The Panel finds no evidence in the record suggesting that Respondent is commonly known by the <galereferenceteam.com> domain name. Complainant asserts that Respondent has no license or agreement with Complainant authorizing Respondent to use the GALE mark, and the WHOIS information identifies Respondent as “CSharp Development Ltd.” Thus, Respondent has not established rights or legitimate interests in the disputed domain name under Policy ¶ 4(c)(ii). See Tercent Inc. v. Lee Yi, FA 139720 (Nat. Arb. Forum Feb. 10, 2003) (stating “nothing in Respondent’s WHOIS information implies that Respondent is ‘commonly known by’ the disputed domain name” as one factor in determining that Policy ¶ 4(c)(ii) does not apply); see also Am. W. Airlines, Inc. v. Paik, FA 206396 (Nat. Arb. Forum Dec. 22, 2003) (“Respondent has registered the domain name under the name ‘Ilyoup Paik a/k/a David Sanders.’ Given the WHOIS domain name registration information, Respondent is not commonly known by the [<awvacations.com>] domain name.”).
The <galereferenceteam.com> domain name
is used to resolve to a website that fraudulently purports to be Complainant’s
website, offering links to Complainant’s goods on Amazon and competing sites
and a message board to ask questions and post comments about Complainant’s
goods. Respondent’s attempt to pass
itself off as Complainant is neither a bona
fide offering of goods or services pursuant to Policy ¶ 4(c)(i) nor a legitimate noncommercial or fair use pursuant to
Policy ¶ 4(c)(iii). See DaimlerChrysler Corp. v.
Bargman, D2000-0222 (WIPO
The Panel finds that Complainant has satisfied Policy ¶ 4(a)(ii).
Respondent attempted to pass itself off as Complainant by imitating Complainant’s official website. This demonstrates bad faith registration and use pursuant to Policy ¶ 4(a)(iii). See Monsanto Co. v. Decepticons, FA 101536 (Nat. Arb. Forum Dec. 18, 2001) (finding that the respondent's use of <monsantos.com> to misrepresent itself as the complainant and to provide misleading information to the public supported a finding of bad faith); see also Vivendi Universal Games v. Ballard, FA 146621 (Nat. Arb. Forum Mar. 13, 2002) (finding that where the complainant’s mark was appropriated at registration, and a copy of the complainant’s website was used at the domain name in order to facilitate the interception of the complainant’s customer’s account information, the respondent’s behavior evidenced bad faith use and registration of the domain name).
Respondent’s use of Complainant’s GALE mark in the disputed domain name to redirect Internet users to other dealers of Complainant’s goods suggests that Respondent registered the disputed domain name intending to disrupt Complainant’s business. The Panel finds that this is evidence of bad faith registration and use under Policy ¶ 4(b)(iii). See Caterpillar Inc. v. Vine, FA 97097 (Nat. Arb. Forum June 22, 2001) (“Respondent registered each of the disputed domain names in order to gain customers and to disrupt Complainant's business of authorizing dealers to sell its CATERPILLAR equipment.”); see also Fossil, Inc. v. NAS, FA 92525 (Nat. Arb. Forum Feb. 23, 2000) (transferring the <fossilwatch.com> domain name from the respondent, a watch dealer not otherwise authorized to sell the complainant’s goods, to the complainant).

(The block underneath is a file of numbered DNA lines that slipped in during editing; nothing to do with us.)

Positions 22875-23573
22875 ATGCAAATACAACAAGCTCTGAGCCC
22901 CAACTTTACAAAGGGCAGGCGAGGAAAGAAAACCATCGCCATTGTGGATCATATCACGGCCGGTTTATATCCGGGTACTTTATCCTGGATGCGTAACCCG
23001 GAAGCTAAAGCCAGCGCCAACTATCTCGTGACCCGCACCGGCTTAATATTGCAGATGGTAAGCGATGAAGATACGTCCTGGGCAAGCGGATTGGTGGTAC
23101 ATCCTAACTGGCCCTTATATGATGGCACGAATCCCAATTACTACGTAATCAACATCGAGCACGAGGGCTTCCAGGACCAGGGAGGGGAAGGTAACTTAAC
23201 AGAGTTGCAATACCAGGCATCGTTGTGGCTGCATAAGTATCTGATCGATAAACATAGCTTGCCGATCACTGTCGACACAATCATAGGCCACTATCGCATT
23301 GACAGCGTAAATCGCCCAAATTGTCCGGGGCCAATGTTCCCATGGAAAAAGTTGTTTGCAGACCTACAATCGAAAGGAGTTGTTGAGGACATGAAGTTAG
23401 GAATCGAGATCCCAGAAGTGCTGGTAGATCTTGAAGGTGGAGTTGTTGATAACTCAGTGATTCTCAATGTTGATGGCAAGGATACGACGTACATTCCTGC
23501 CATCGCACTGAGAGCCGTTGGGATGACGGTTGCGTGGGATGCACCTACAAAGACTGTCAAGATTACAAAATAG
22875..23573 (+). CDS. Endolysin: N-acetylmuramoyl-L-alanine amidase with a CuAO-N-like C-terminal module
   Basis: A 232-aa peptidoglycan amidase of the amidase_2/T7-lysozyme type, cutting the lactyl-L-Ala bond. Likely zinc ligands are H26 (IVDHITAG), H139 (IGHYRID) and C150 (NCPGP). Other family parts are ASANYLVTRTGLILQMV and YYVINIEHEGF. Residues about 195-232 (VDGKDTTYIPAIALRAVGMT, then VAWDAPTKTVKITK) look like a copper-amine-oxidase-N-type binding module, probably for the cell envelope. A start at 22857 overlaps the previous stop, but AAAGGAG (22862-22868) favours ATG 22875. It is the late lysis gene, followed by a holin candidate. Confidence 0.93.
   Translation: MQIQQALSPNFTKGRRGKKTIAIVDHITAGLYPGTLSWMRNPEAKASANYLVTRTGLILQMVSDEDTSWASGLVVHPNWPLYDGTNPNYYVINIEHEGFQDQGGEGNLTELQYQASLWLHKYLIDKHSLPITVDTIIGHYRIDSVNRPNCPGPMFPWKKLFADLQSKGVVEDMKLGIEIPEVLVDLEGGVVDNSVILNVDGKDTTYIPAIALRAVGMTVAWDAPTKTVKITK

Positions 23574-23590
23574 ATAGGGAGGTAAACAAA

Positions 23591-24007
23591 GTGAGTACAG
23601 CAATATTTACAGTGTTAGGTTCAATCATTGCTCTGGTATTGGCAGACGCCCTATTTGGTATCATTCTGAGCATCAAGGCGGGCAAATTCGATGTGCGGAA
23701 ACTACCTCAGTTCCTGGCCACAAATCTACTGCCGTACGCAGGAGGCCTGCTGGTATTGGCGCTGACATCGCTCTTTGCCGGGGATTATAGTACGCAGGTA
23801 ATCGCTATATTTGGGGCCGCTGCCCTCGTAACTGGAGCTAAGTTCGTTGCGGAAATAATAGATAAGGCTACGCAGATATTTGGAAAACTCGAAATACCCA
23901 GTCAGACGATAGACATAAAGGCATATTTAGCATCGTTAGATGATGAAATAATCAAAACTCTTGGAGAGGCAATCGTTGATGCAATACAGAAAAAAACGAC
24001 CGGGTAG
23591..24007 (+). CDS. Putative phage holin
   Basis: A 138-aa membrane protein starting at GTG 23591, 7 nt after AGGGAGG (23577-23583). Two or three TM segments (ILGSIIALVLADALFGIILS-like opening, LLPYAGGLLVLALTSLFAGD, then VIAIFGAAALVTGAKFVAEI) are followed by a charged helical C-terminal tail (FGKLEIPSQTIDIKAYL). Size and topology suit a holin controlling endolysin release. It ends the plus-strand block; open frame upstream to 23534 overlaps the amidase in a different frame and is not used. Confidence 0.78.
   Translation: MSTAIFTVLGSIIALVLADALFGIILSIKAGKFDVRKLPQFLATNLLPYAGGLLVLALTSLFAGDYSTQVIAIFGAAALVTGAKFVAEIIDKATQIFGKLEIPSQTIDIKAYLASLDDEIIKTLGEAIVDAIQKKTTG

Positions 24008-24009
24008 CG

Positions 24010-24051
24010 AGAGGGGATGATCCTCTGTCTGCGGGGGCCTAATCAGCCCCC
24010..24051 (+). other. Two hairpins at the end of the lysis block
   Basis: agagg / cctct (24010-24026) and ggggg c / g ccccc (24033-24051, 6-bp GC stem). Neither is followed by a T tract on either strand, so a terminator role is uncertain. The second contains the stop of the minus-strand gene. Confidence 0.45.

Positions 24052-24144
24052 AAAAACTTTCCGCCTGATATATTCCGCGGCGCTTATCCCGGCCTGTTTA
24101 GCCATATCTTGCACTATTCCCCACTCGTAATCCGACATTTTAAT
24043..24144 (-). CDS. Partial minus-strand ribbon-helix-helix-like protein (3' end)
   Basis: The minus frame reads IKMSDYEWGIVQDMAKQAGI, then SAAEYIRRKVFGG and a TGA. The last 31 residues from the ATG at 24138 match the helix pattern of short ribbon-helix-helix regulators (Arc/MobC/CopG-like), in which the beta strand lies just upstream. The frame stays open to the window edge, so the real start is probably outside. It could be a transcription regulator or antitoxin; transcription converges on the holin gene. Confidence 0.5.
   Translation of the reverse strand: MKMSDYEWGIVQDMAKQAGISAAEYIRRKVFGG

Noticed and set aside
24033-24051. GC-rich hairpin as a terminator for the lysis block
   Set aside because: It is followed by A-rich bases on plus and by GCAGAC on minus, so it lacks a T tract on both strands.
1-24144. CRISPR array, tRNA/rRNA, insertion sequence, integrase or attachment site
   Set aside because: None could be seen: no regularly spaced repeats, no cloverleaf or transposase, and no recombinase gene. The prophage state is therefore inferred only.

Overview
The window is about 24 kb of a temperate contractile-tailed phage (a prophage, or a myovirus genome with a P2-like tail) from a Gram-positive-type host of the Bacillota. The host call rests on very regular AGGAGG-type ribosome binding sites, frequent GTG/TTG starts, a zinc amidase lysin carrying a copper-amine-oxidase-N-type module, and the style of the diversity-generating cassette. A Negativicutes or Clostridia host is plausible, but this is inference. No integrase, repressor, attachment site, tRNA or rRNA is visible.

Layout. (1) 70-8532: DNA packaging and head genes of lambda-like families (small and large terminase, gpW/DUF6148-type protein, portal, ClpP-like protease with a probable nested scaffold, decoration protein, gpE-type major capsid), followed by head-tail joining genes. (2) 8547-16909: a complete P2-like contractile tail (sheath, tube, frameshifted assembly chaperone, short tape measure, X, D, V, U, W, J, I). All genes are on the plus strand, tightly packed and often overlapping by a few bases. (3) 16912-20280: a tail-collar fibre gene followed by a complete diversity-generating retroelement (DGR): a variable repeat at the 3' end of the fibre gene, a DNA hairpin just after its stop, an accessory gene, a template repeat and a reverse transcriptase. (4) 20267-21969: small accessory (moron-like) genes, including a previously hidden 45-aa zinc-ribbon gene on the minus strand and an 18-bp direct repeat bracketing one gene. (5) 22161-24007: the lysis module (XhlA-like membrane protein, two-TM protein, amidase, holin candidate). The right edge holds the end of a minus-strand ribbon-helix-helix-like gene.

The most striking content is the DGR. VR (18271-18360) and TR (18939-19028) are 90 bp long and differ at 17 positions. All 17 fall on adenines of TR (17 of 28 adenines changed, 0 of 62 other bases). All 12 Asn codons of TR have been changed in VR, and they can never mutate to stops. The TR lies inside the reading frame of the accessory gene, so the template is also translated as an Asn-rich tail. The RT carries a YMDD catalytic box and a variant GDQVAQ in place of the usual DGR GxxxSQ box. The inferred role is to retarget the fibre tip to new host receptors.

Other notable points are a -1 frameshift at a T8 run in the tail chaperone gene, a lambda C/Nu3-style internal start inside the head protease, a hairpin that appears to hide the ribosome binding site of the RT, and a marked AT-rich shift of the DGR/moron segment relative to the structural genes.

The Panel infers
that Respondent receives click-through fees for diverting Internet users to
competing sources of Complainant’s goods.
Because Respondent’s disputed domain name is confusingly similar to
Complainant’s GALE mark, Internet users accessing Respondent’s disputed domain
name may become confused as to Complainant’s affiliation with the resulting
website. Thus, Respondent’s use of the
disputed domain name for commercial gain constitutes bad faith registration and
use pursuant to Policy ¶ 4(b)(iv). See G.D. Searle & Co.
v. Celebrex Drugstore, FA 123933 (Nat. Arb.
The Panel finds that Complainant has satisfied Policy ¶ 4(a)(iii).
Having established all three elements required under the ICANN Policy, the Panel concludes that relief shall be GRANTED.
Accordingly, it is Ordered that the <galereferenceteam.com> domain name be TRANSFERRED from Respondent to Complainant.
Honorable Karl V. Fink (Ret.), Panelist
Dated: December 9, 2008